Wednesday, June 2, 2010

Oseberg Loom

Here's the long-promised post about the Oseberg loom made for me by Iarnulf. Here's a link to Plate 13 from Osebergfunnet Vol. 2 with line drawings of the loom. Iarnulf has copied the dimensions closely. The wood is spruce and macrocarpa while the original was beech. The loom stands about a metre tall and is just under 2m in length. Here's a photo, taken before it was oiled.

It feels great to be weaving on a documentable loom. Because it breaks down into pieces it's also very convenient for taking to camping events. The goodly length means you can go for a long time without having to reverse your twine direction (As I've mentioned before, it does make it very inconvenient for setting up in the living room!).

If I had one complaint it would be that the crossbar is right where my knees want to be when sitting on my chest seat which means I can't have my lap directly below where I'm weaving so the bobbins can drop there when not in use. This could easily be fixed with a lower or higher seat of course (the chest seat does OK when turned on its side). It does show the upside of the overhead crossbar as seen in many 14th and 15th century illuminations such as the picture at right from a festal missal of Savoy, ca. 1460 (The Hague, Koninklijke Bibliotheek, KB 128 D 30).

I'll end with a picture of me using the loom; as you can see, in contrast to the ladies sitting at their looms in illuminations who are facing more or less perpendicular to the loom, I am sitting at an oblique angle due to the knee-high crossbeam. There seems to be no consensus in illumnations as to whether the weaving progresses from right to left as in this photo, or from left to right. I'll touch on this topic more in a later post.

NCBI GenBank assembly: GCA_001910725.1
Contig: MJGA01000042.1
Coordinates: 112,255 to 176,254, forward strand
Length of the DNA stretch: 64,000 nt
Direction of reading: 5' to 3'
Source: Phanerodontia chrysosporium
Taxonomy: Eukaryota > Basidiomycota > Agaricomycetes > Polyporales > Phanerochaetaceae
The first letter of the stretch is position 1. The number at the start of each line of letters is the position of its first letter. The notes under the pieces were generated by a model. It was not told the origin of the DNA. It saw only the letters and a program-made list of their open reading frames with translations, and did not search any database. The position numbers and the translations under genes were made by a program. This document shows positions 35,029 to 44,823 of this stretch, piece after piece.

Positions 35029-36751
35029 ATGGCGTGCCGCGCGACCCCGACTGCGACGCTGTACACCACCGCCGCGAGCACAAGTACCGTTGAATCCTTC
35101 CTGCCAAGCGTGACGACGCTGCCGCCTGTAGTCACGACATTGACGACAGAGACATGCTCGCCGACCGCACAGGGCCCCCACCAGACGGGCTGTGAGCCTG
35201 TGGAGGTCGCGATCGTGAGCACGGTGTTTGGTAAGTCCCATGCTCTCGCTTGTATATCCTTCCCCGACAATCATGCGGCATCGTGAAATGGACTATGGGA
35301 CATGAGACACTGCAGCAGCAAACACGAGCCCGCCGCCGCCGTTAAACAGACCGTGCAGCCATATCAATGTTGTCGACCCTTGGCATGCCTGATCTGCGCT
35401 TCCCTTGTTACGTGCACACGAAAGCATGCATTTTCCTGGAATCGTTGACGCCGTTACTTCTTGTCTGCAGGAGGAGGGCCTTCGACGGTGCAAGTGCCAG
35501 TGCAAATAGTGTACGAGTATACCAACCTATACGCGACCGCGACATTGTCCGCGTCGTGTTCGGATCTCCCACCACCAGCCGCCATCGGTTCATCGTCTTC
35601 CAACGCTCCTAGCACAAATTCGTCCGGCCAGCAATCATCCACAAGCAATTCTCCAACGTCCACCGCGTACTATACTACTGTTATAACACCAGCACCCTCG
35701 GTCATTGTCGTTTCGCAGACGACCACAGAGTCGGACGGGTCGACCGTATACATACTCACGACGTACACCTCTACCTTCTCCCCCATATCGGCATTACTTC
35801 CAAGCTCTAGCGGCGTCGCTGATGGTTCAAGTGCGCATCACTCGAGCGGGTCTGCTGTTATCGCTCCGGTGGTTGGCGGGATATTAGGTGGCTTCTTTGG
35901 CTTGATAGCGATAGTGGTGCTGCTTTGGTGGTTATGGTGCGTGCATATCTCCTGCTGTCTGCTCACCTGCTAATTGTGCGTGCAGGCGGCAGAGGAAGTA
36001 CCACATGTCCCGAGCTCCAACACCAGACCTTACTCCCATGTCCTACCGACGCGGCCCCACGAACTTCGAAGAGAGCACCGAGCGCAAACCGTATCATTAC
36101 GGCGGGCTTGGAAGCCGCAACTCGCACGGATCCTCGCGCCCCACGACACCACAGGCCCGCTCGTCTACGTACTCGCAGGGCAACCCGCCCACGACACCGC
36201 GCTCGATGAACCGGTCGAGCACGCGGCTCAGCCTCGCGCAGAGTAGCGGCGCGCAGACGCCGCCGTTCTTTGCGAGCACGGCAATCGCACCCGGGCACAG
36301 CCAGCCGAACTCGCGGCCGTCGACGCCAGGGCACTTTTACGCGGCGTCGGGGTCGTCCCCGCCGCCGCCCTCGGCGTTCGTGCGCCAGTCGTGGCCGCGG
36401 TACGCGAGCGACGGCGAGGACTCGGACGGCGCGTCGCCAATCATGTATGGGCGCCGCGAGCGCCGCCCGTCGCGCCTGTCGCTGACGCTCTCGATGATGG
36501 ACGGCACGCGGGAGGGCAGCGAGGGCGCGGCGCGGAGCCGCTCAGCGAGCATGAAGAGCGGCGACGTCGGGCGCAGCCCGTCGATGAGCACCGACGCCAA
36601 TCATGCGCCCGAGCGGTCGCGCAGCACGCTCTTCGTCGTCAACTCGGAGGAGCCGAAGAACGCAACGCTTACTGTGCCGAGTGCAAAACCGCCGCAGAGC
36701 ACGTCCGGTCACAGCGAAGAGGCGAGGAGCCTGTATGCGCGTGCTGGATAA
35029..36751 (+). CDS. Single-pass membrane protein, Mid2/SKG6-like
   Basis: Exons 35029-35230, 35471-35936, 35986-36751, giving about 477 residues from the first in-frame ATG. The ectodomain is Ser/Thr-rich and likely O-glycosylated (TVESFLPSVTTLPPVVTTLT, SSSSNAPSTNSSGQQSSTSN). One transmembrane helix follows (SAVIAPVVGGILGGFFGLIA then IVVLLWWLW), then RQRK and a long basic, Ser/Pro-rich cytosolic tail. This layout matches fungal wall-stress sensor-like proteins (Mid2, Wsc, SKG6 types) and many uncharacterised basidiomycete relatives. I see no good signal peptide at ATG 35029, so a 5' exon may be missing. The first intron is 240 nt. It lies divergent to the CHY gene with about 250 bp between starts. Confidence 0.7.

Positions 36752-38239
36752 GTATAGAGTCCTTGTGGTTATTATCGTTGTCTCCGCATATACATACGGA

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  2. Second time lucky: as I made it as close as possible to the original dimensions, then given that the average person at the time was probably shorter than you, it's not surprising that the cross beam is at your knee height, and if you wanted one that allowed you to sit at a better angle, we could make another set of uprights to the same dimensions, but with the crossbar about 15-20 cm higher to allow knee room.

    Failing that, We could convert it to the top beam type from later periods. But then it wouldn't be an Oseberg loom :-(

  3. Does your wobble a bit Mine doesn't seem as sturdy as I'd hoped it would be.

  4. I continuous warp around the poles or use the loom as a warping board, but then at least one end needs to be pulled off and tied to a loop around the poles instead, since there is not much flexibility for retensioning as the warp tightens up as you weave.

    There is some wobble but nothing that affects usability.